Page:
Hillel observes beginning of Yom Kippur

Dana Miller

Kent State Hillel held Kol Nidre, a prayer service for the night before Yom Kippur, at Cohn Jewish Student Center on Tuesday night.

Joanna Levin, a freshman public relations major, said Yom Kippur, which starts on Wednesday, is the ending of the High Holidays in the Jewish religion.

The service, led by Rabbi Lee Moore, consisted of singing melodies and saying prayers for repentance and recognizing sins.

Alana Bandos, the student life coordinator at Hillel, said she sees the service as an important way to connect students to the Jewish heritage.

“It’s central to the Jewish practice, Bandos said. “Observing this day of atonement has been around for 4,000 years.”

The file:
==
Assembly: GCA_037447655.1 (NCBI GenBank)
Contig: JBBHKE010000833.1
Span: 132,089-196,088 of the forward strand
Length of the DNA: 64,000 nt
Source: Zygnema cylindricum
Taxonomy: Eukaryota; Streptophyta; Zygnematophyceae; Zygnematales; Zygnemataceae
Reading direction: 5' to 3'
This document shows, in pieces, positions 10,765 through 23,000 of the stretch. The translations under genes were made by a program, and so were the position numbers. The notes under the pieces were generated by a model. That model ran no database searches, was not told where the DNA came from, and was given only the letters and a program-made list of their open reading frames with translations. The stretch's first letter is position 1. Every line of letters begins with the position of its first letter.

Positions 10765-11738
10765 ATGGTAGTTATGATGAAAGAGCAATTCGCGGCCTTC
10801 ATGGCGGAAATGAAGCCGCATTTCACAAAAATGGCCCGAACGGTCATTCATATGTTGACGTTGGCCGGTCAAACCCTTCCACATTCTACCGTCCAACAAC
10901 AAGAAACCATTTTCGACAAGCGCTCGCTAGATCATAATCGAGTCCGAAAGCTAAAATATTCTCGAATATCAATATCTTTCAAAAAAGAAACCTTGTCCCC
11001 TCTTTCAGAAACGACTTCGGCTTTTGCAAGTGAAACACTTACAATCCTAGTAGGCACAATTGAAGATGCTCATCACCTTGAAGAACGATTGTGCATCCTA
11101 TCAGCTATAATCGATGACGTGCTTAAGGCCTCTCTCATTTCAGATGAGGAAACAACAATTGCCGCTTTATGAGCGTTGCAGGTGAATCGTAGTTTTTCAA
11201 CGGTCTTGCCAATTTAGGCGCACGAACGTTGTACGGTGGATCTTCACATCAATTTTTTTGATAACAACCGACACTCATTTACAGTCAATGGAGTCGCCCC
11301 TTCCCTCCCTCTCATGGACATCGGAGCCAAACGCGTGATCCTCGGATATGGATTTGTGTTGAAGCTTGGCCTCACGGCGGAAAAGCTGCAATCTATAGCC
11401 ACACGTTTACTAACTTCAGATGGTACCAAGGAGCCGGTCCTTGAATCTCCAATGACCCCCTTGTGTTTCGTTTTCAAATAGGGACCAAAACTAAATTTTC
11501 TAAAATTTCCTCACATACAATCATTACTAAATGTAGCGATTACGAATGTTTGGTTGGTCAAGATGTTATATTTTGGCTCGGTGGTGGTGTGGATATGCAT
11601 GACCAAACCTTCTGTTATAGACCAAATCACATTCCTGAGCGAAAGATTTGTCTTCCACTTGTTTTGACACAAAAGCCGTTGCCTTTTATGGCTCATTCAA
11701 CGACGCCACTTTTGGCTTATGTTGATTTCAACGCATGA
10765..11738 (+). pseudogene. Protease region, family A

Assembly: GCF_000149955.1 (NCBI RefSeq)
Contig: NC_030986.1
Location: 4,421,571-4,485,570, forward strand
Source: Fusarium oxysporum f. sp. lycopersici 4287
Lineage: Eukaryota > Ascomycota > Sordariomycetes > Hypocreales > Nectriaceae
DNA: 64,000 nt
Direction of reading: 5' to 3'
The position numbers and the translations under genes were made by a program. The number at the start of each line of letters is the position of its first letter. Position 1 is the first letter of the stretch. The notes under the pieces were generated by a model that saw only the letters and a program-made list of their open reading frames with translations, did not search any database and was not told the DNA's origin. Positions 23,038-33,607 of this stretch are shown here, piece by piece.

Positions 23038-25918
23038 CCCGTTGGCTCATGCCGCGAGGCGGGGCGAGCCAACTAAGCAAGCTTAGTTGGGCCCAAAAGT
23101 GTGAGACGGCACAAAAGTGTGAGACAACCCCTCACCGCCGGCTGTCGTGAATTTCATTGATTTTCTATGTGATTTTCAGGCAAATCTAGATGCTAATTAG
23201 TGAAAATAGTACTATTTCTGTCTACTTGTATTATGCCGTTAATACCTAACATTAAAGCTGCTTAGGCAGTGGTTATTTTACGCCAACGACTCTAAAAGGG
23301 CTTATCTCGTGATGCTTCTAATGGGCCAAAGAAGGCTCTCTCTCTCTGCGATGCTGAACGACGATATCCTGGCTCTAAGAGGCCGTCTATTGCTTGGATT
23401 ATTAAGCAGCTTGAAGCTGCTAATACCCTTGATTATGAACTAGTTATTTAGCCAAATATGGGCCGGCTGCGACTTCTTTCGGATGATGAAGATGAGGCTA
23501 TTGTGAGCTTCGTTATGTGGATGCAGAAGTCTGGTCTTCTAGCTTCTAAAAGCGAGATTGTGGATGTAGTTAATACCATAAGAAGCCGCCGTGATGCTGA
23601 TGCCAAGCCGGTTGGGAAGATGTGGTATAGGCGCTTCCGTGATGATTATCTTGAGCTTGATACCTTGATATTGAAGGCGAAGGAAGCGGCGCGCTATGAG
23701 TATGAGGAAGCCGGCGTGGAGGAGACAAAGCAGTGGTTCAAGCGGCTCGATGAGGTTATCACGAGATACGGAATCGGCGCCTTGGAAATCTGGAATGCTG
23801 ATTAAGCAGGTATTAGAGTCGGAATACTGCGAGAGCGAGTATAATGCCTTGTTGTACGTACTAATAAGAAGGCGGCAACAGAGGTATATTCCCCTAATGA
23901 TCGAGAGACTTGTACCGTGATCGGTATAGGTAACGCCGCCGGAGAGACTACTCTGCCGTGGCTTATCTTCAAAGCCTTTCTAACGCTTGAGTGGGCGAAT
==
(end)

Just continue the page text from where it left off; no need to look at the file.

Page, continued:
Bandos said there are about 1,000 Jewish students on Kent State’s main campus, but for many students this may be their first time observing Yom Kippur. She hopes this becomes an annual tradition.

“For those who have observed before, I hope they can strive to be better people even in a small way,” Bandos said.

Starting at dinner time on Tuesday until dinner time on Wednesday, students observing Yom Kippur will be fasting.

Levin said the act of fasting is to help “check back into ourselves. It’s about forgiveness and letting things go.”

After attending Jewish schools for the majority of her life, Rachael Kaufman, a freshman speech pathology and audiology major, said Tuesday’s service gave her a new perspective. 

“This holiday is so personal, but it unites us all,” Kaufman said. “I find myself meeting new people that have different experiences than me, and I can bounce off of their experiences.”

Going forward, Kaufman said she hopes to grow from this year’s Yom Kippur. She said it’s a holiday about oneself, something that hasn’t sunk into her in that way until now.

Yom Kippur celebrations will continue on Wednesday with Shacharit, a morning service, at 10 a.m. in the Cohn Jewish Student Center.

Dana Miller is a diversity editor, contact her at [email protected]